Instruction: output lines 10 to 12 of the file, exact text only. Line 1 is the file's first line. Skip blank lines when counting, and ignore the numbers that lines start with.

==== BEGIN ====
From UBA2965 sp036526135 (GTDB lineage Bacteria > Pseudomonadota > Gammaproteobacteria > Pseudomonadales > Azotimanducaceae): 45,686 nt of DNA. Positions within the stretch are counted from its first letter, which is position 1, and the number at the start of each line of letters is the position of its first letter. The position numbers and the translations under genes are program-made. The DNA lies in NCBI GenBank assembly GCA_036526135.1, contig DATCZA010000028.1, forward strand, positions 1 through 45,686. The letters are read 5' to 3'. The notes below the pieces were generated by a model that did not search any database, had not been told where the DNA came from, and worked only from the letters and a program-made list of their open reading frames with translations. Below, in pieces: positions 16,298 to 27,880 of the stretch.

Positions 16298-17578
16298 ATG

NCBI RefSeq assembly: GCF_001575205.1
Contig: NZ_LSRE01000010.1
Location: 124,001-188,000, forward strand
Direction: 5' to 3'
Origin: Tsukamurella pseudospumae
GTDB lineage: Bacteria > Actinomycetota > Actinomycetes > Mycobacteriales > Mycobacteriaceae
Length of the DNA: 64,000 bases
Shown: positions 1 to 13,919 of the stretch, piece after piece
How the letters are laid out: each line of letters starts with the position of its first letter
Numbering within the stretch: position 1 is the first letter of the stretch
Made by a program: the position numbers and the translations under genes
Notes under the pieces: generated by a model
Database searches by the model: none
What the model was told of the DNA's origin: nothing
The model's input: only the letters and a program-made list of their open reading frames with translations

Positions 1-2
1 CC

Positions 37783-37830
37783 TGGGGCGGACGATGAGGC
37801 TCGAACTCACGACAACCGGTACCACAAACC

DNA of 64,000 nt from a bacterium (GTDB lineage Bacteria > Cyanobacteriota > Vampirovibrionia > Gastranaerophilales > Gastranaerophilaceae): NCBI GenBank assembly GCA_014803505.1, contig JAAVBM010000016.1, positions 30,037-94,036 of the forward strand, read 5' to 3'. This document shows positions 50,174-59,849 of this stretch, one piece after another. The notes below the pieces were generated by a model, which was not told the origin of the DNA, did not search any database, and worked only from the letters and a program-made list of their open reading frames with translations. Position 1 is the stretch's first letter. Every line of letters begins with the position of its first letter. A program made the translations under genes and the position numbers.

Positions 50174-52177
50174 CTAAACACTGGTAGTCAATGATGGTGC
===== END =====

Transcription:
Length of the DNA: 64,000 bases
Shown: positions 1 to 13,919 of the stretch, piece after piece
How the letters are laid out: each line of letters starts with the position of its first letter